A couple of times a year the canals in Milan (in the [I]Naviglio[/I] neighborhood) are dry, either from lack of water flow from the moutains, or because the locks are closed upstream to drain them. It would be an excellent opportunity for the city to clean the trash out of the canals, but they don't.
For a few years now I have thought it would be interesting to climb down into one of the canals to take pictures of the restaurant barges stuck in the mud. Today, I finally did it. These are some of the photos I took with a Lumix GF1 camera and a Zeiss 35mm f/2 Biogon M-Mount lens.
I own a Lumix GF1 camera with the 20mm f/1.7 pancake kit lens. I also have one of the Voigtlander M-mount adapters, so I'm able to use my Zeiss and Leica M-mount lenses. This is a seemingly excellent combination, but many of my images are terrible.
As a result of messages I've received related to my post about the two Zeiss ZM 85mm lenses and another in which I am considering the Leica 90mm Lens, I've begun looking for a 90mm Leica lens. I've been checking out the ones suggested here. However, I have no sense of what lenses should cost, no way to gauge them. Maybe y'all can give me some guidance in this area, although I'm departing from my own topic.
I want to buy an 85mm Zeiss ZM lens for my Zeiss Ikon camera. Zeiss makes two 85mm lens models for M-mount cameras. They make the Sonnar T* f2.0 and the Tele-Tessar T* f/4 lenses. The Sonnar lens costs more than triple that of the Tele-Tessar.
Still life scenes have been popular among artists that draw or paint. However, I haven't seen much done by photographers. I'm wondering why. I have some thoughts about this, but would like to know the thoughts of others about this topic.
In my collection of Canon EF lenses, I have a Canon EF 70-300mm f/4.5-5.6 DO IS USM lens. It's an excellent lens. I don't think there's any other lens in this range of zoom lenses that's better than it for Canon EOS cameras.
As I improve my equipment and skills in film photography, and as I get better at using Adobe PhotoShop for processing digital images taken with both film and and digital cameras, I’m wondering if there is a difference. I’m wondering if a state of the art, high end digital camera can produce better images digitally and in print than any film camera.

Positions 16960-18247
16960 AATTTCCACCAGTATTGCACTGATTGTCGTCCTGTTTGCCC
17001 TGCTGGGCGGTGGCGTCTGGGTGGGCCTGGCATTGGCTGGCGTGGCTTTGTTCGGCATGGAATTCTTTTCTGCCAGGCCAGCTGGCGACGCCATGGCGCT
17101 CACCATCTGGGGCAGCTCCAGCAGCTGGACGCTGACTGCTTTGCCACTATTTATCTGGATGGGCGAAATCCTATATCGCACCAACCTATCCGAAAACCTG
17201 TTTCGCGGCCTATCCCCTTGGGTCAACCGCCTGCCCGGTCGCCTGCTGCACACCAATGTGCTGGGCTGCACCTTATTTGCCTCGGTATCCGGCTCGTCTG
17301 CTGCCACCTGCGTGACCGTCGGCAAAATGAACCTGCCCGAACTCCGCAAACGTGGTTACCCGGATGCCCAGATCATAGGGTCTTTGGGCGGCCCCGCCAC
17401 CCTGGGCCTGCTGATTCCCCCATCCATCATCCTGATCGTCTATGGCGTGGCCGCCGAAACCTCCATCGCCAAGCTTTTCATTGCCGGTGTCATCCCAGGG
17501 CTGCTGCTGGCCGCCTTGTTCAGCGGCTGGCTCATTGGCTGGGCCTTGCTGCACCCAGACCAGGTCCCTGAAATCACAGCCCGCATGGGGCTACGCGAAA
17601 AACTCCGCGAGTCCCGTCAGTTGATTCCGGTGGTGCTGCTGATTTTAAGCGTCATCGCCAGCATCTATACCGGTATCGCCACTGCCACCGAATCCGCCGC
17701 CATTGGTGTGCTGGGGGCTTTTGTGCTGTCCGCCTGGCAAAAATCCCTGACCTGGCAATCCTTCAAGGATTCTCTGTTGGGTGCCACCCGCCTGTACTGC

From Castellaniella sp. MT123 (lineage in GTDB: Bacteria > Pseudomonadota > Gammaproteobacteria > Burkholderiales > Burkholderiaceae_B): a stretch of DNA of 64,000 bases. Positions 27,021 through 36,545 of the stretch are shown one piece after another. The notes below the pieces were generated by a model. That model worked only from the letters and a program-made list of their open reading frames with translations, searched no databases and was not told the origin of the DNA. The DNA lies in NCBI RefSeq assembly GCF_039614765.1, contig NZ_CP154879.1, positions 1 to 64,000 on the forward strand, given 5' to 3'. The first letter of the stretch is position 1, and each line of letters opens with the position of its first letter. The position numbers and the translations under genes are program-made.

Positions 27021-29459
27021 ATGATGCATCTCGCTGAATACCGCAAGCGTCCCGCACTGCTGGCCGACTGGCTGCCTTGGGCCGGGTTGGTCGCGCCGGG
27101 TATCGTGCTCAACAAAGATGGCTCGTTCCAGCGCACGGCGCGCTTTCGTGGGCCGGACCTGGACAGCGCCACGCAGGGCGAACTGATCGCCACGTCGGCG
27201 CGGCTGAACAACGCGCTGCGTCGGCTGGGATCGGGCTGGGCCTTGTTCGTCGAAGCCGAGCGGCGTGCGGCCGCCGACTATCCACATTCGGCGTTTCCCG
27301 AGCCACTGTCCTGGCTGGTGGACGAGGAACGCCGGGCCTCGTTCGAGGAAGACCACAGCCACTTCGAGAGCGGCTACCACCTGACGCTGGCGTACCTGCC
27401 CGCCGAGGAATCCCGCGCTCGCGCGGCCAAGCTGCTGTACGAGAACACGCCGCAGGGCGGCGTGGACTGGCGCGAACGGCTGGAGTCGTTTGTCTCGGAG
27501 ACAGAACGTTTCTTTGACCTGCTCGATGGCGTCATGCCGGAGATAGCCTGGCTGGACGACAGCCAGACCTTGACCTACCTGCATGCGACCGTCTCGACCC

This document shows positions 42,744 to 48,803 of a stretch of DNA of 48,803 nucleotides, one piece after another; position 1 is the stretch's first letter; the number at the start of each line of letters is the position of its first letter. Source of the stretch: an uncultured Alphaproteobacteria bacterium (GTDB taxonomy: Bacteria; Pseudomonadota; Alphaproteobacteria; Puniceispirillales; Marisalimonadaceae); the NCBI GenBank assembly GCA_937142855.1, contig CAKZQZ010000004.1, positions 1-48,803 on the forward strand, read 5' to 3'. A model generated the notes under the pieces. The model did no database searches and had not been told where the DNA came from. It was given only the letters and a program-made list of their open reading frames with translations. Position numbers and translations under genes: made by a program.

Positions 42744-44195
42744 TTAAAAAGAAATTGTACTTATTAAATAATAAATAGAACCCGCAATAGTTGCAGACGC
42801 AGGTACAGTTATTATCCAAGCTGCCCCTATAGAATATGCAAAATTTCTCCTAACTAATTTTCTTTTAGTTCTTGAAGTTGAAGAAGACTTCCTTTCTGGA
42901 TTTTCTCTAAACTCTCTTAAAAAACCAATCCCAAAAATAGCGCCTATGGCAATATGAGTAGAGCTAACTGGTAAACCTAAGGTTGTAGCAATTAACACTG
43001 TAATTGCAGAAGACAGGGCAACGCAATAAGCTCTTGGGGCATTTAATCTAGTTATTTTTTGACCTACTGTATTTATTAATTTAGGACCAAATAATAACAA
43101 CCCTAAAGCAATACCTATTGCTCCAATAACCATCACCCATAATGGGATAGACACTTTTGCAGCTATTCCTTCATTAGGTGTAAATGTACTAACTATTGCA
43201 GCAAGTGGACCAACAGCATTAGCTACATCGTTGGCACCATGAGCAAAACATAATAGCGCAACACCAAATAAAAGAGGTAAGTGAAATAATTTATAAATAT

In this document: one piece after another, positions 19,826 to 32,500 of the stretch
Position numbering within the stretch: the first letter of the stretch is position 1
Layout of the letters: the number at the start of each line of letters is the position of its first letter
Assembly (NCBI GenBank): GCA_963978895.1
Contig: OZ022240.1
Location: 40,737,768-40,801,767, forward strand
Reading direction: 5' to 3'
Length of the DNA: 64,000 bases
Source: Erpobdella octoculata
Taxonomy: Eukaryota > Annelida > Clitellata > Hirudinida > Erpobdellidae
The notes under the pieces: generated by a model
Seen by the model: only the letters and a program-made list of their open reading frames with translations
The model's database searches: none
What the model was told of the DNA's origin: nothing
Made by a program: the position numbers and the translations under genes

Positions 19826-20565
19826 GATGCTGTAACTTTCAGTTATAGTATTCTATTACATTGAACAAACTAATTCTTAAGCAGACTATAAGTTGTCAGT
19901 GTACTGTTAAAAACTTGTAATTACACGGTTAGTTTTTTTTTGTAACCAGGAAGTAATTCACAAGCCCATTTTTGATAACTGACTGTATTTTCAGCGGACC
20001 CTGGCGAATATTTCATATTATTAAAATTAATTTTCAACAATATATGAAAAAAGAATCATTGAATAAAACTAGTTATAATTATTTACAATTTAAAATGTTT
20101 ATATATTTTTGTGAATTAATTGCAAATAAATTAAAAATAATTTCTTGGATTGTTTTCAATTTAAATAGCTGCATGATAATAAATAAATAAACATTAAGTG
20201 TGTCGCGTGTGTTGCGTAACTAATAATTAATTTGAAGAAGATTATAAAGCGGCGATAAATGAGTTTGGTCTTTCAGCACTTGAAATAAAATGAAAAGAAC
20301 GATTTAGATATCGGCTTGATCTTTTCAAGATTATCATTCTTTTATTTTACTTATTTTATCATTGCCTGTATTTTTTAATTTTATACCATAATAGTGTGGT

There is one main question about film cameras that comes lately to mind, or rather a set of questions, that I’m considering: If I want both printed images and digitalized images, is it better to use a film camera or a digital one? I have equalized many factors among my equipment by purchasing a good film camera which uses the same lenses as my best digital camera and was made with fairly current technology (e.g., through-the-lens light meters).
Top of the line lenses are key to taking high quality photographs, but they can be expensive. This is the problem I’ve had with my film cameras. However, since I already own several excellent EOS L-series lenses, I recently purchased an excellent Canon EOS film camera to be able to use with these lenses.
For some inexplicable reason I have been buying and using film cameras for the past nine months. What I'm learning about film is that there are quite a few factors involved to make high quality photographs. Each factor in the process has to be at its best, or at least above a certain level in order to produce high quality images--either in print or digitalized. I'm not trying to achieve necessarily high resolution images with film. Instead, I'm looking for the clarity that I've seen in the photographs of many famous photographers during my lifetime.